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    In this Monday, March 28, 2016 photo, an Afghan man works at a lapis lazuli factory in the city of Kabul, Afghanistan.

    Mineral Wealth That Could Rebuild Afghanistan Ends Up With the Taliban

    © AP Photo / Rahmat Gul
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    The Taliban and smugglers are profiting from the wealth of Afghan minerals, causing the country to lose millions of dollars.

    Illegal mining of rare blue stones called 'lapis lazuli' in the north eastern Badakhshan province in Afghanistan has caused the country to lose out on millions of dollars in revenues.

    The mineral wealth is seen as the best hope for funding development of Afghanistan which is seen as one of the world's poorest countries. However illegal mining by the Taliban and smugglers has meant that control of the minerals is costing the country millions of dollars in lost revenues.

    In this Monday, March 28, 2016 photo, Afghan businessmen check lapis lazuli in the city of Kabul, Afghanistan.
    © AP Photo / Rahmat Gul
    In this Monday, March 28, 2016 photo, Afghan businessmen check lapis lazuli in the city of Kabul, Afghanistan.

    The central government has tried to reign in the corruption, which has only added further debt to their economy.

    The stones are almost only uniquely found in Afghanistan and are a key part of the extensive mineral wealth that is seen as the best hope for funding development in Afghanistan and other poor nations.

    However, these stones have also become the main source of income for the Taliban, smugglers and local warloads.

    Smugglers bribe local officials, who turn a blind eye as they transport the gems to Kabul and Pakistan for sale.

    Stephen Carter, Afghanistan campaign leader at international advocacy group Global Witness, said the country's mining sector "funds armed groups and is a major source of instability and corruption, not just in Badakhshan but across the whole country."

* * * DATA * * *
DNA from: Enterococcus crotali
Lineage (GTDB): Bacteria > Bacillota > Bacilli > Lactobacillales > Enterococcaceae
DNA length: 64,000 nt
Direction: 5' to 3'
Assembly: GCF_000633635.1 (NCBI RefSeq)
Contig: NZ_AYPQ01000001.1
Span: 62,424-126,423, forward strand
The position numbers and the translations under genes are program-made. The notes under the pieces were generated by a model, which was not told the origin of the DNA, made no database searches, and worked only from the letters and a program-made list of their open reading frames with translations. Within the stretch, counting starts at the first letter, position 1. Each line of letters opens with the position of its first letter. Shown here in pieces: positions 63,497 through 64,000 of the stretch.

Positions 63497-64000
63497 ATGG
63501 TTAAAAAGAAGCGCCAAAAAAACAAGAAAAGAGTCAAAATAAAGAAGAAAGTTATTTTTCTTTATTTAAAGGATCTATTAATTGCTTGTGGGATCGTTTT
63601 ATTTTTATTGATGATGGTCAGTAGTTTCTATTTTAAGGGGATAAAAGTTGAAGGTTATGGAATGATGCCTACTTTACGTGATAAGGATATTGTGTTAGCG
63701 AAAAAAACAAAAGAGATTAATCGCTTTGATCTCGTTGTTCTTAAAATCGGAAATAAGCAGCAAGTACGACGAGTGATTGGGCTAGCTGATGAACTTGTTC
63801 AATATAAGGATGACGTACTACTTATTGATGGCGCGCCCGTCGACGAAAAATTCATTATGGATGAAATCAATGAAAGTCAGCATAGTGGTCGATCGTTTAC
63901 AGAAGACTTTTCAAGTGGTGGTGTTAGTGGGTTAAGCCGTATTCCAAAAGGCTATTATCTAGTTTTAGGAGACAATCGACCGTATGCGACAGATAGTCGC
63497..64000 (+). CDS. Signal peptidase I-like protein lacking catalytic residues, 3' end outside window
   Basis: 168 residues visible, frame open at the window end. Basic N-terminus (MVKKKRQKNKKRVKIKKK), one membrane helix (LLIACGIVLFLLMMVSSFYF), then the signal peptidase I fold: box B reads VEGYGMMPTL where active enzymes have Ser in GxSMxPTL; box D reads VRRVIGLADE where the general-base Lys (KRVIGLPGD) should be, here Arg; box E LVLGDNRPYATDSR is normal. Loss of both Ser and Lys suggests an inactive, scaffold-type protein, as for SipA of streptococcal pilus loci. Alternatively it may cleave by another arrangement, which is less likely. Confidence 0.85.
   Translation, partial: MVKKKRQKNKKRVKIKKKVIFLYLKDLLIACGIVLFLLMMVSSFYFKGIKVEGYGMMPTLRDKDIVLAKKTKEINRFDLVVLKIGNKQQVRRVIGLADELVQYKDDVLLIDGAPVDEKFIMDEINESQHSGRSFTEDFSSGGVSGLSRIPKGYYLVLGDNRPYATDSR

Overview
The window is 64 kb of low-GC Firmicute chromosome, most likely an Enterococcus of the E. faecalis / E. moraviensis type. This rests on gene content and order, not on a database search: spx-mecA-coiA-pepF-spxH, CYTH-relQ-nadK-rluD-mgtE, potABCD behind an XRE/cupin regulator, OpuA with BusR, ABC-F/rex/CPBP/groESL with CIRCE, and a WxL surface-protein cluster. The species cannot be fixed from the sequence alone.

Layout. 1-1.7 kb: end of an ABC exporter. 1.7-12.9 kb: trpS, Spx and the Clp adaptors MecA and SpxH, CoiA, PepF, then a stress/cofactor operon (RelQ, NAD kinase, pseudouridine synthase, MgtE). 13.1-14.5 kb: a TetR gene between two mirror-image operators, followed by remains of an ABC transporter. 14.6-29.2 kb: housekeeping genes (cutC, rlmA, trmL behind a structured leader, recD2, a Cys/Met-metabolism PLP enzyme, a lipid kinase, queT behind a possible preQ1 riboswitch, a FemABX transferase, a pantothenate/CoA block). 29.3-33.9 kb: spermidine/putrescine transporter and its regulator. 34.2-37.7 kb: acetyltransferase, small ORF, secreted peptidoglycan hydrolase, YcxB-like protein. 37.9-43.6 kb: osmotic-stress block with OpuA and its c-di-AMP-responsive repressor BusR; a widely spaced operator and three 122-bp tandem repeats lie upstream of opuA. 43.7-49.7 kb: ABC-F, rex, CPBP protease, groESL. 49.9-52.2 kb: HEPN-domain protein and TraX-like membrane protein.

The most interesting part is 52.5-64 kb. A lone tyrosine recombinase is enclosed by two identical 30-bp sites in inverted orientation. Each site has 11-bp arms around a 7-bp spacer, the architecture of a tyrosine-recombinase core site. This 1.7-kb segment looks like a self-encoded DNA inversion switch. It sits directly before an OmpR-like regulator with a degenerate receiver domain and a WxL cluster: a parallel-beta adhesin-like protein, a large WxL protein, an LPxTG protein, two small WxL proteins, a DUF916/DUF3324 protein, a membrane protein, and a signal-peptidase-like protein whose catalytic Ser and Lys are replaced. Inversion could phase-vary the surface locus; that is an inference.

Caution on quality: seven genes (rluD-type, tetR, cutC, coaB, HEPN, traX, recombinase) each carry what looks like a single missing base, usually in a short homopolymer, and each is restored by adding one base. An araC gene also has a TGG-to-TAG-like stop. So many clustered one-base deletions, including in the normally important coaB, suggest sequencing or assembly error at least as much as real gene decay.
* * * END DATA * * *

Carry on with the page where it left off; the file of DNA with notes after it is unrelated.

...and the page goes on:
Describing lapis lazuli as a microcosm of the mining sector, he said that without transparency and security in mining areas, "there is a real risk Afghanistan could face a chronic, resource-driven conflict."

    Javid Mujadidi, a Badakhshan lawmaker, estimates that 70 per cent of the proceeds from the lapis lazuli "goes to the Taliban, who have a presence at the mine," located in the province's Kuran-wa-Munjan district in the mountains near the border with Pakistan. The extortion has helped fund the insurgency's spread from the southern heartland to the previously peaceful Northern provinces.

    It is not just these rare stones that Afghanistan has reserves of, they also have coal, copper, iron, ore, zinc, mercury and rare gems such as rubies and emeralds. These have been valued at up to US$3 trillion.

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    Middle East, minerals, mineral resources, smuggling, mining, corruption, Taliban, Afghanistan
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